Rhodes Project: What’s playing on your iPod right now?
Laurel Gabler: I feel like this could be a really embarrassing question if I were to be completely honest. I have eclectic tastes in music (I know a lot of people say that), but I listen to everything from Springsteen to Pink to Juanes and usually keep my iPod on shuffle. This year I actually went to an Alanis Morissette concert, so have started listening to her again a lot lately. I also love Brandi Carlile and could listen to her endlessly.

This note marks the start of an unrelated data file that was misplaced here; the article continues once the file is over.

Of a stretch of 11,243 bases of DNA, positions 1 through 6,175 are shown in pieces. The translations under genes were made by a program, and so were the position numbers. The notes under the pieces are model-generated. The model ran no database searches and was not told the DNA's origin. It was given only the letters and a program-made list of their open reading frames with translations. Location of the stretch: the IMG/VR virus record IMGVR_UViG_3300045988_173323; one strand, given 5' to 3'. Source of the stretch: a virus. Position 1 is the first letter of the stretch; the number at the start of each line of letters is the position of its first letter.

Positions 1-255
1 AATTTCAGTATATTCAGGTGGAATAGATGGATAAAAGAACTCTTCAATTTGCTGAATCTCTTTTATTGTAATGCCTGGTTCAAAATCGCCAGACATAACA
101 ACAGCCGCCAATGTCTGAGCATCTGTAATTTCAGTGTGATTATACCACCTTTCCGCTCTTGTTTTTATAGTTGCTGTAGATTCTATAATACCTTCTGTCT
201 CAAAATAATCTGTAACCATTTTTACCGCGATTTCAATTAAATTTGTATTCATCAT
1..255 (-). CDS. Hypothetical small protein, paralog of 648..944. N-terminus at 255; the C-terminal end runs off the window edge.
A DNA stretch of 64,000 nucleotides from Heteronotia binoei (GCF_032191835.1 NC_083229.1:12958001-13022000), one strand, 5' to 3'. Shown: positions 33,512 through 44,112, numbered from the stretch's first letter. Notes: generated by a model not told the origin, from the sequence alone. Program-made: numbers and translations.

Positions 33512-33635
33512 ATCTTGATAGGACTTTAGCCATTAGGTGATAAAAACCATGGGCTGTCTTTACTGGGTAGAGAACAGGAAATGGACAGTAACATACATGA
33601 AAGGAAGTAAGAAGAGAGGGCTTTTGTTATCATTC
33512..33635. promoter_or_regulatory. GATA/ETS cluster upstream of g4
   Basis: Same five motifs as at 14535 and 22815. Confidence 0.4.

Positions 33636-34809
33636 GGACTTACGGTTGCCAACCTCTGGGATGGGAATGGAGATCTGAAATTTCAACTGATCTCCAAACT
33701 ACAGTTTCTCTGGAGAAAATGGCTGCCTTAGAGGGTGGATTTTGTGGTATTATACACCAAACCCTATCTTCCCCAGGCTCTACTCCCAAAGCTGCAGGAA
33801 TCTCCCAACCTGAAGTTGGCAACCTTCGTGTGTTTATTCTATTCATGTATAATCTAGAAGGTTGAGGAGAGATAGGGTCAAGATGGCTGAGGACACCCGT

Rhodes Project: When you were a kid, what did you want to be when you grew up?
Laurel Gabler: I got it into my head when I was eight years old that I was going to be a doctor, but I did think for about 12 years (between the ages of four and 16) that I wanted to be a ballet dancer first. I thought I would dance for a few years and then go back to college and pursue a medical degree. I quit ballet when I was 16, though, because I realized I was probably never going to be anything but a company dancer, and it was too selfish of a profession for me. It also caused a lot of body image problems.
Rhodes Project: Can you tell me a little bit about what you’re working on right now?